We hope that with the information provided in our previous Blog “Digestive Health and Immunity” , you feel empowered by understanding how to comprehensively and holistically reduce your risk of infection and how to take care of your defense system. On this occasion, we want to focus on supporting our body after an infection and avoiding consequences for your health.
We often underestimate how long it can take to recover after an infection until we persistently experience symptoms. Recovery "normally" lasts one to two weeks. However, in some cases this recovery process can last months, even years, and is characterized by prolonged post-infection symptoms such as chronic fatigue, mental confusion, muscle pain and digestive disorders.
Identifying the underlying factors of persistent post-infection symptoms and how they can affect our physical and mental health is the first step. Then, facilitating the implementation of personalized nutrition and lifestyle interventions will give you a better chance of helping people feel better. Nowadays, the emerging problem of "post-viral syndrome/fatigue" is known, and its prevention is essential.
We'll delve into the "why" and "how" behind these prolonged post-infection symptoms, focusing on three comprehensive areas: energy, cognitive health, and digestion.
For many of us, getting sick with a viral infection can keep us lethargic for a week or two, but we recover quickly. However, this is not everyone's experience. We are seeing more and more people, particularly in light of the current pandemic, experiencing a chronic state of fatigue (classified as fatigue lasting more than six weeks) after infection and prolonging their recovery.
Post-viral fatigue is a well-recognized symptom as seen in infections such as Epstein-Barr virus and severe acute respiratory syndrome (SARS), so it is not surprising that we are seeing a rise in cases. Common symptoms include: debilitating fatigue, brain fog, muscle aches, and palpitations. So what is driving these ongoing symptoms?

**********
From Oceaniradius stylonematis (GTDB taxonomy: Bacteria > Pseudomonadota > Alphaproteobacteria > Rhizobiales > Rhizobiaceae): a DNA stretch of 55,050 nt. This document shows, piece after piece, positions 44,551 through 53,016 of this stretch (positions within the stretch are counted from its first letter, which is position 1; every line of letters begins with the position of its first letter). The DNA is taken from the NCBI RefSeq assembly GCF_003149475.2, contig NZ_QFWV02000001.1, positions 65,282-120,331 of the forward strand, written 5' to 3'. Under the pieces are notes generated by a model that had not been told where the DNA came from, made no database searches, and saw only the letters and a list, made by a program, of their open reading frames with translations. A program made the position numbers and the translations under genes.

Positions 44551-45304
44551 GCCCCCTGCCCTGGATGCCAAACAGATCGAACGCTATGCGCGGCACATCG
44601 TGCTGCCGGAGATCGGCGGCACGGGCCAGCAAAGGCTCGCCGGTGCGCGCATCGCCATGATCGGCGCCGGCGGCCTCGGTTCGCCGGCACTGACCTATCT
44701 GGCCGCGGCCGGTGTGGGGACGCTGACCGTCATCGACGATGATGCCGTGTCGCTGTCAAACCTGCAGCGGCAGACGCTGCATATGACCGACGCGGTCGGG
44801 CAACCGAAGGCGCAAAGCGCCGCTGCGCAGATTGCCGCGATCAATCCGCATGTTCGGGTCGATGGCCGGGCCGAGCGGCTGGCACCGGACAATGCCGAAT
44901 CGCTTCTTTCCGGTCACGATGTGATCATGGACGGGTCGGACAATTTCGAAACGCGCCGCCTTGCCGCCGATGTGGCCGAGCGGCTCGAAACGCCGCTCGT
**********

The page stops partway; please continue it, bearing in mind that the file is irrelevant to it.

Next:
"They're mitochondria, not hypochondria." Dr Sarah Myhill
The body needs a large amount of energy to fight an infection. This is due to several processes carried out by the body, in particular inflammation, which releases molecules called cytokines and interleukins that drive an inflammatory response. This process requires a lot of energy, also known as ATP (adenosine triphosphate), which is produced by our mitochondria. Fighting an infection places a high demand on this ATP and in some cases, to a point of exhaustion that contributes to the development of extreme fatigue.
Alongside this high energy demand, we often experience a change in our appetite as being bedridden or feeling unwell often means our diet becomes increasingly restricted resulting in reduced nutrient intake. . This can decrease the supply of vital nutrients, particularly B Complex vitamins, CoQ10 and Magnesium , which are necessary for energy production, which can further increase fatigue. Therefore, it is important to ensure we have an optimal daily intake of these vitamins and minerals when combating infectious processes and the consequent energy requirements.
In fighting an infection, the immune system creates molecules known as reactive oxygen species (ROS) to create a hostile environment for the pathogen, helping to facilitate its eradication. However, in excess, this can lead to an imbalance between ROS and antioxidants (those protective molecules that help quench free radicals and protect cells), leading to an inflamed oxidative state within the body that subdues our mitochondria. to additional tension. Our bodies depend on adequate dietary intake of antioxidants, such as Vitamin C , E , Selenium and beta-carotene, to help effectively quench ROS and prevent tissue damage.
Environmental factors, such as a sedentary lifestyle, emotional and physical stress, and a high toxic load (e.g., from processed foods and exposure to agrochemicals), can further increase inflammation and ROS production, generating further disruption of mitochondrial function.